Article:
Tabloids bring relief from war news
By Eugene Robinson
The real news today — the ritual beating of the tom-toms for another war, this time with Iran — is too depressing for a summer morning when we all ought to be on a beach somewhere. Soon enough, the CIA will be talking about slam-dunks and Donald Rumsfeld will have us pondering his classic Zen koan about known knowns, known unknowns and unknown unknowns. All that can wait until after Labor Day.
Let's wallow instead in the tabloid news, which has blessed us all with its glorious abundance.
First, is Tom Cruise really so nuts that it made sense for Paramount, his longtime studio, to fire him? His last movie, "Mission: Impossible III," grossed in the neighborhood of $400 million worldwide, and in my book that kind of money buys a little forbearance. If you made $400 million for me, I'd buy Oprah's couch so you could take it home and jump on it whenever you got the urge.
He does seem pretty nuts, though. He lost me when he tried to browbeat Matt Lauer about how psychopharmacology is ruining the world. I really don't have a problem with Cruise's belief in Scientology, even with its aliens and "E-meters" and all. But to go on the "Today" show and recite church doctrine about the evil of psychiatry — instead of plugging your new movie — is like taking the opportunity to preach about the Rapture or the coming of the Twelfth Imam. OK, different strokes and all that, but suddenly Cruise became someone you wouldn't want to sit next to on a long flight.
Still, Paramount and its parent company — that would be Viacom, run by the octogenarian media mogul Sumner Redstone — stuck by their movie star. I think what did it for Redstone was the way Cruise has treated his Stepford baby momma, Katie Holmes, and all the weirdness surrounding the birth of their child. Maybe Cruise (as he claims) was just trying to make a joke when he said he was going to "eat the placenta," but yuck.
You don't want "yuck" to be the first thing people think when they see a picture of your movie studio's biggest star. Redstone decided to ignore Hollywood etiquette — one doesn't just fire Tom Cruise — and abruptly cut him loose. Ultimately Cruise will be fine, because he's rich and talented. I'd suggest he see his doctor about getting on Xanax or some other chill pill, but that would make me evil.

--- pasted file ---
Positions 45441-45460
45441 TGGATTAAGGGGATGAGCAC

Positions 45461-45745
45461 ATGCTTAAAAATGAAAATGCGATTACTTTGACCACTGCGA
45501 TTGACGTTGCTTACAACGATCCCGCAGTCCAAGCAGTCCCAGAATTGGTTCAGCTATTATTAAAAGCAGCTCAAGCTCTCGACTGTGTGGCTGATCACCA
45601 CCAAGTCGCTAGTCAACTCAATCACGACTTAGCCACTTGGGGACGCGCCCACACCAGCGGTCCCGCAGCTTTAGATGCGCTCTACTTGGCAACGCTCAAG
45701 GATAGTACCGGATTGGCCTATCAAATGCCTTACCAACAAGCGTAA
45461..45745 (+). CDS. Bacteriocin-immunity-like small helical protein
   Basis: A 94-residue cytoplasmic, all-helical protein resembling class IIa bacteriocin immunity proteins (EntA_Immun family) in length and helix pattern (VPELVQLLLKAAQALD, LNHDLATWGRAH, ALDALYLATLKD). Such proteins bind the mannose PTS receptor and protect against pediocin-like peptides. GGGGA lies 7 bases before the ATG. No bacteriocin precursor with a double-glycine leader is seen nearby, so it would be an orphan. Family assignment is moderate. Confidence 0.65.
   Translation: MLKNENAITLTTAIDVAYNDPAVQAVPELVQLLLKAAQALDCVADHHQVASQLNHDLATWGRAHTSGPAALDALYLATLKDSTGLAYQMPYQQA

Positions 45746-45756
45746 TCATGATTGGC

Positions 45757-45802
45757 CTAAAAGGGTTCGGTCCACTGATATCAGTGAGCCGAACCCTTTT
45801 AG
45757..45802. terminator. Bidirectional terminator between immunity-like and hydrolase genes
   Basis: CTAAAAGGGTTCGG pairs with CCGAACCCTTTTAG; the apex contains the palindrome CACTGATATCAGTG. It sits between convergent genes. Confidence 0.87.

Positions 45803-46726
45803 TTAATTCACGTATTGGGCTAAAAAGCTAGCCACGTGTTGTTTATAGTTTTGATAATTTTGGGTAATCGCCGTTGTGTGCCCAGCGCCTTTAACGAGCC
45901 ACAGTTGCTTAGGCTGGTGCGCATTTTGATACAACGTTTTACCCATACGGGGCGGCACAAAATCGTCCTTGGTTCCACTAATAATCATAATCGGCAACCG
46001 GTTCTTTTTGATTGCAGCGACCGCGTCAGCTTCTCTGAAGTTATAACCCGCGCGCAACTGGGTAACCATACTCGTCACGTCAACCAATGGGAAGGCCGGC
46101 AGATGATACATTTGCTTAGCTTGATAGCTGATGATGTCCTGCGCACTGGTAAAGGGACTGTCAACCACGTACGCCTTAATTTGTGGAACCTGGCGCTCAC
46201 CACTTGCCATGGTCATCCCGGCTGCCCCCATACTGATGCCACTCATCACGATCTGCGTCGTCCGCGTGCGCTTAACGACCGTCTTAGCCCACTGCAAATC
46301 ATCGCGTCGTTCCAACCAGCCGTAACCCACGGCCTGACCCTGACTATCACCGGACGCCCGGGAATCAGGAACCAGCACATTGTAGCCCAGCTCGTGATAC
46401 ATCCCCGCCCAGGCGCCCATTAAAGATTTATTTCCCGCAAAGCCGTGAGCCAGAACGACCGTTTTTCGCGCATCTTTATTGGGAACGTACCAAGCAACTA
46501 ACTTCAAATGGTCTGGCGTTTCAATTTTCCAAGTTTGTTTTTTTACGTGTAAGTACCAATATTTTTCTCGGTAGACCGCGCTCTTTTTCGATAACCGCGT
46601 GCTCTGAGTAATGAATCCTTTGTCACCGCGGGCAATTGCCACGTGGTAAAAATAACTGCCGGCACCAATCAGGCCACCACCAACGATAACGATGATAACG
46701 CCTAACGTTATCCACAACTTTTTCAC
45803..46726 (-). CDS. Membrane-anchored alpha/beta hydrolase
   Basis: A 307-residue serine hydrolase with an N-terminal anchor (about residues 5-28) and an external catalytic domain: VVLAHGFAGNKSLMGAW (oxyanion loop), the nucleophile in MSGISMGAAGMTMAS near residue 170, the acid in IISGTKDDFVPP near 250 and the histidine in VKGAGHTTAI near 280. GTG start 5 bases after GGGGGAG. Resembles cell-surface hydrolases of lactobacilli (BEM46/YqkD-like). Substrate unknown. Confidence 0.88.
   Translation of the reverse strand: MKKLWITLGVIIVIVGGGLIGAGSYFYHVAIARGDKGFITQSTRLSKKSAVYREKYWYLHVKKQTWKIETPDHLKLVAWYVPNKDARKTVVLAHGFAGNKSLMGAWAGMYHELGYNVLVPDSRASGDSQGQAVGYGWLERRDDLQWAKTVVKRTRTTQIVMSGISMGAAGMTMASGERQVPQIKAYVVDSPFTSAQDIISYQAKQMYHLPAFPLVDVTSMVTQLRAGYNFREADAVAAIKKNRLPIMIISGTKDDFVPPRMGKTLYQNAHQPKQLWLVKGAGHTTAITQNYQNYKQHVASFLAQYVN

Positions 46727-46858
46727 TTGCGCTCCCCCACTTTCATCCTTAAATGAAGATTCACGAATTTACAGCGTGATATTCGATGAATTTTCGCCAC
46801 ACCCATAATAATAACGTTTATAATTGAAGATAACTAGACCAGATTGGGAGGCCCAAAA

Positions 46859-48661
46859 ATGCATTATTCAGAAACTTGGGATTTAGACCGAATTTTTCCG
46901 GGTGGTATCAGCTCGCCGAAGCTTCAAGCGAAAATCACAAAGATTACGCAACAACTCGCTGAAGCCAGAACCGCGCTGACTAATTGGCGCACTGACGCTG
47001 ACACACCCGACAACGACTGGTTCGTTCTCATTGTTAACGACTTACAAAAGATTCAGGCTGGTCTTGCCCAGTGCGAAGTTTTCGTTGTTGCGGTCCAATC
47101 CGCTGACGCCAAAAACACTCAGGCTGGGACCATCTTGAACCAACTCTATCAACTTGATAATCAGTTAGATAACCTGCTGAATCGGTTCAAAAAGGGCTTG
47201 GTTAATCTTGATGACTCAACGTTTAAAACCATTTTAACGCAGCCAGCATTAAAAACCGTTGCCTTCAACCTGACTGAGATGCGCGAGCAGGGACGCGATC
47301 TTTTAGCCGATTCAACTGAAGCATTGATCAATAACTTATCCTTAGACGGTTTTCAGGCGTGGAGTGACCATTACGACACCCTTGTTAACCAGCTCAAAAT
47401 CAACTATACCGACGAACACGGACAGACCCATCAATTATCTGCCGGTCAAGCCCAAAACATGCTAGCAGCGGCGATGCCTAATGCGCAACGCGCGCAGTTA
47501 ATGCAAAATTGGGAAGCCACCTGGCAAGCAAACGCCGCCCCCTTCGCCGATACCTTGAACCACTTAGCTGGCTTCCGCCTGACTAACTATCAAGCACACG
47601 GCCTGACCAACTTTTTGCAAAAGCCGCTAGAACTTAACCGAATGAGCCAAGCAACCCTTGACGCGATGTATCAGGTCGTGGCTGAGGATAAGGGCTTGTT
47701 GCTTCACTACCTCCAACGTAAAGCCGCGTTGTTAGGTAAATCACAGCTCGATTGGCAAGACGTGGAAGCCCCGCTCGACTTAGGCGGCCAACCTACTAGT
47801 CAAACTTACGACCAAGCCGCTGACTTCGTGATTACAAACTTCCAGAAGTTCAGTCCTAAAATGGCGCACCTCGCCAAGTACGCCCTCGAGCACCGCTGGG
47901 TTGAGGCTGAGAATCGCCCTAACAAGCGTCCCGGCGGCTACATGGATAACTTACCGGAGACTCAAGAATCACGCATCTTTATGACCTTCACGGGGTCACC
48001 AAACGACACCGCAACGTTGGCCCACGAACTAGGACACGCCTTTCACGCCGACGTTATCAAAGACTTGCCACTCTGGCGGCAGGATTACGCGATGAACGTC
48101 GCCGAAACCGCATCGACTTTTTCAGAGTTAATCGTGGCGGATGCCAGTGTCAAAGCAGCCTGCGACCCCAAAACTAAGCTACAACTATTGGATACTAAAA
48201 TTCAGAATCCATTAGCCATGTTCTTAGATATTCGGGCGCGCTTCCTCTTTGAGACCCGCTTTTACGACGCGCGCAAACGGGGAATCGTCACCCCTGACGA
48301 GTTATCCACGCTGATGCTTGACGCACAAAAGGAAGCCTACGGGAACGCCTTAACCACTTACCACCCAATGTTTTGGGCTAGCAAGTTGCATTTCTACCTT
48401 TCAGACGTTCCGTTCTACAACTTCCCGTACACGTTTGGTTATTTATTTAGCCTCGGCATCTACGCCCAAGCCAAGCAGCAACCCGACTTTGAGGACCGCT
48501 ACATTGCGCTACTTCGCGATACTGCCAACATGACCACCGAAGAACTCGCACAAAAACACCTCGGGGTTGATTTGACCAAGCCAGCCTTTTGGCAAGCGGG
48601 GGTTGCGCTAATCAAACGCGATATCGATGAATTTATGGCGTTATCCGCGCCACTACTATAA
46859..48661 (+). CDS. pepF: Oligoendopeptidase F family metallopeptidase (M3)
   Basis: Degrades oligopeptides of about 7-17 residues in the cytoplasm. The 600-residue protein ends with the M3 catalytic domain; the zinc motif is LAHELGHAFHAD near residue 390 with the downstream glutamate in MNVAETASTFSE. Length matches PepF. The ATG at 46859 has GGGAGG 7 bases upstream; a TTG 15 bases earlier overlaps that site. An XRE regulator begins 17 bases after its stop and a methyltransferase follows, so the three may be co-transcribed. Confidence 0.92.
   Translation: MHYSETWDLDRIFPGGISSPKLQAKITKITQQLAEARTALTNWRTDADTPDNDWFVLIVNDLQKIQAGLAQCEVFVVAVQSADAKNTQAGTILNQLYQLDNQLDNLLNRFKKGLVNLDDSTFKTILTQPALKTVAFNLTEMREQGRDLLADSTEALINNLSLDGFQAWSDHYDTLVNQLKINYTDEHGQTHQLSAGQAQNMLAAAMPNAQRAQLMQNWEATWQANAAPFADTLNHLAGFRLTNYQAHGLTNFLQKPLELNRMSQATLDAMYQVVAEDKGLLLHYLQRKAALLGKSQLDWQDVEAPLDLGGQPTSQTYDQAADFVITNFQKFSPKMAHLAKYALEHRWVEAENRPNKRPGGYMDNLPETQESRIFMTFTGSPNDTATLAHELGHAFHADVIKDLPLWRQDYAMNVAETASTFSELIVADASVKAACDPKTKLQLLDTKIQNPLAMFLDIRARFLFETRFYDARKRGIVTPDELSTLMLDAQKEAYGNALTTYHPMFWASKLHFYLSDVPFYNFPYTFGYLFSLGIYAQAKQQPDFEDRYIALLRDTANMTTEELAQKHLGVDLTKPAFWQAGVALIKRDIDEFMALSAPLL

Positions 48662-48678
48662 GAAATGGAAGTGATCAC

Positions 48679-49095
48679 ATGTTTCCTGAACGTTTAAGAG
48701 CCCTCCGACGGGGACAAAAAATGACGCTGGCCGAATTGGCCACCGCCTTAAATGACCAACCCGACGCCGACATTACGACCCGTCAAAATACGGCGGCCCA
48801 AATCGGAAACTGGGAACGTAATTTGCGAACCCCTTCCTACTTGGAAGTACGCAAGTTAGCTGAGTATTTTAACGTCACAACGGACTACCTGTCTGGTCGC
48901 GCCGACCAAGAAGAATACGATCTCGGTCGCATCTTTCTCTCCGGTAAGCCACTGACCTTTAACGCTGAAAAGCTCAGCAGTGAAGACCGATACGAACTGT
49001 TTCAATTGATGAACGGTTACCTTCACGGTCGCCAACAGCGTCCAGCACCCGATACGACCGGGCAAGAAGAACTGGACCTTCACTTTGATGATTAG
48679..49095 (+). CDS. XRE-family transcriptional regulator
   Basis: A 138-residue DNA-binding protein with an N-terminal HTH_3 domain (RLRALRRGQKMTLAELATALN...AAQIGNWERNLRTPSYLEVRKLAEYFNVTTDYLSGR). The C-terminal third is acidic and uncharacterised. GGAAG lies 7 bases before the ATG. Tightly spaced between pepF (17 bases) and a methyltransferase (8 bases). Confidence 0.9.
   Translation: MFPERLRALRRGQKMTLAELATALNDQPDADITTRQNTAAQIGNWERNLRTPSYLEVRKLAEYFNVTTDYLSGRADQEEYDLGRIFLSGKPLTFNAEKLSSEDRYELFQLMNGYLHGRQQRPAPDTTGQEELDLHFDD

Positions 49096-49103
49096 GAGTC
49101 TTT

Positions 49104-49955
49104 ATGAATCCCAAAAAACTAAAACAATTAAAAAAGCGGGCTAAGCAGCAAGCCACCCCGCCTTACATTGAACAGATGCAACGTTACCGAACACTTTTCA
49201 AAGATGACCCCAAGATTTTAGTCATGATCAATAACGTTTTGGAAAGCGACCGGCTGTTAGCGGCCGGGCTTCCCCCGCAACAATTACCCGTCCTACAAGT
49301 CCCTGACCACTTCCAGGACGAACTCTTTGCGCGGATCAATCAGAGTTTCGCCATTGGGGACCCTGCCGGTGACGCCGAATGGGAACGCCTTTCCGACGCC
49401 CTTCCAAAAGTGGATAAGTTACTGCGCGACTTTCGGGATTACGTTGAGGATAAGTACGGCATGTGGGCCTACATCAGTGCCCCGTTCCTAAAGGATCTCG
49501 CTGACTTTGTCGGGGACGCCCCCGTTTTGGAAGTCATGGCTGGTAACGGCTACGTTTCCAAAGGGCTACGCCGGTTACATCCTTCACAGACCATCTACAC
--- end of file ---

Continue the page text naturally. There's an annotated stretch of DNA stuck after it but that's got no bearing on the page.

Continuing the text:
Turning to other tabloid-friendly news of the weird, how about John Mark Karr? I'm sticking by my prediction that soon we'll discover he had nothing to do with the killing of JonBenet Ramsey, except perhaps in his own mind, which is a place not even the most intrepid among us is eager to explore. But if his second ex-wife, the one he married when she was 16, is wrong about his being in Alabama at the time, and there's the slightest possibility that he was in Colorado, then all bets are off.
ABC News had a scoop Wednesday — an interview with Karr's first ex-wife, the one he married when she was 13. The child bride's mother told "Good Morning America" that she remembered seeing notes signed with the same initials, S.B.T.C., that were used to sign the infamous ransom note supposedly found in the Ramsey house.
Probably nothing to it. But if creepiness were a crime, Karr would be under the jail.
Finally, in our last bit of diverting weirdness, I've got to mention the announcement that the flagging CBS reality show "Survivor" has announced that in the coming season, the marooned "tribes" will be separated by race and pitted against each other — whites vs. blacks vs. Latinos vs. Asians. I've saved this for the bottom of the column in order to give this desperate attention-getting stunt as little publicity as possible.
I think the contestants in "Race War Survivor" should expose this travesty for what it is by intentionally conforming to all the racial stereotypes they can think of — but just another group's stereotypes. The Latinos should act uptight, immediately build themselves a golf course, and declare themselves the winners before the competition begins. The Asians should eat nothing but fried chicken (or fried lizard), spend most of their time dancing and jiving, and find a way to steal the immunity idol. The whites should all live in one tent, speak only in Spanish, and whenever host Jeff Probst drops by to announce the next challenge, a couple of them should hide behind the nearest palm tree in mock fear of deportation. The African-Americans should form a high-tech company and demand a car to drive incompetently.
Now, wasn't that more fun than worrying about Iran? Washington Post Writers Group